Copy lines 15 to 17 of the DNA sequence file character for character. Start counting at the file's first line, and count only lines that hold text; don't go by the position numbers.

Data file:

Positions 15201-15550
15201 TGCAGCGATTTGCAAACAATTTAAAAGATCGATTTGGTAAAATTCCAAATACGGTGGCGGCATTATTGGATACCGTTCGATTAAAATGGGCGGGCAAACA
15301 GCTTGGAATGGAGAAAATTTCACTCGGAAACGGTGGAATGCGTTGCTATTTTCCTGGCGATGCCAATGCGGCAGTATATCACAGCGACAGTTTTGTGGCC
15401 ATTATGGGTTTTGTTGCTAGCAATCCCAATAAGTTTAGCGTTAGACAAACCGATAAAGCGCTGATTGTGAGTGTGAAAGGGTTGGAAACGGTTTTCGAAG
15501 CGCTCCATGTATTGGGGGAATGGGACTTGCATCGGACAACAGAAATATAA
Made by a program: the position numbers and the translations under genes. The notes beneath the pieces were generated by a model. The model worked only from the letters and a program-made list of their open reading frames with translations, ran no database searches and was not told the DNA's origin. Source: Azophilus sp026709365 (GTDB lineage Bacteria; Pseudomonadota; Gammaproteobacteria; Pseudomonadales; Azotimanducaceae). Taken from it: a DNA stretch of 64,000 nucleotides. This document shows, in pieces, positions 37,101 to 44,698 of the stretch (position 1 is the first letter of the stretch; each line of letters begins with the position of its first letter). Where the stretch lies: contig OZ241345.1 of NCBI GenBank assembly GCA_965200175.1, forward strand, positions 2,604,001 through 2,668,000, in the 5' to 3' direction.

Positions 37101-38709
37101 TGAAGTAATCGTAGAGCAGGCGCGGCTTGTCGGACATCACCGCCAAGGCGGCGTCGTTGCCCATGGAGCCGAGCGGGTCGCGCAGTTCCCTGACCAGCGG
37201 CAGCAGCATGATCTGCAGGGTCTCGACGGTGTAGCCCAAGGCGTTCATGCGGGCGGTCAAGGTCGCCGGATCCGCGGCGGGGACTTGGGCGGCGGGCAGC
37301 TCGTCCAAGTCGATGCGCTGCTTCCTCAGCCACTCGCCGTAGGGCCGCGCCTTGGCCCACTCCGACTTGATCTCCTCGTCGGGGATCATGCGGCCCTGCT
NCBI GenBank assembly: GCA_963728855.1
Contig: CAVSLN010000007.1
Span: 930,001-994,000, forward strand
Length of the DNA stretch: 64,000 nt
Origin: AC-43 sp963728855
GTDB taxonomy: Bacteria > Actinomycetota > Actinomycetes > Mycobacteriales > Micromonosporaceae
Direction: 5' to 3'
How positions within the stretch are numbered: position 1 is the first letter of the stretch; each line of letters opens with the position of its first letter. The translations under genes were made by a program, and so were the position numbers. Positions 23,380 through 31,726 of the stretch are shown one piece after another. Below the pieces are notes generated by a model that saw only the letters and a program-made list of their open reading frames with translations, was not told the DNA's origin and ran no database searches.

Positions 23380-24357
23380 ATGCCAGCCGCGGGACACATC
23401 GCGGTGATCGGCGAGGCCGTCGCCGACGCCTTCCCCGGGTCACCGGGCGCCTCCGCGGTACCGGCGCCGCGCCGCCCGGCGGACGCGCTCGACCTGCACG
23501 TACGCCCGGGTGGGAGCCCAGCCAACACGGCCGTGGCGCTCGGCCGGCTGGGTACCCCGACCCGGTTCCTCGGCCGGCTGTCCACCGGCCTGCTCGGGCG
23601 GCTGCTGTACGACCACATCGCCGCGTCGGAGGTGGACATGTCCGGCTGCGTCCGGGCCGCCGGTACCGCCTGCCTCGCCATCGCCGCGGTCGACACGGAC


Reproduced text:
Origin: AC-43 sp963728855
GTDB taxonomy: Bacteria > Actinomycetota > Actinomycetes > Mycobacteriales > Micromonosporaceae
Direction: 5' to 3'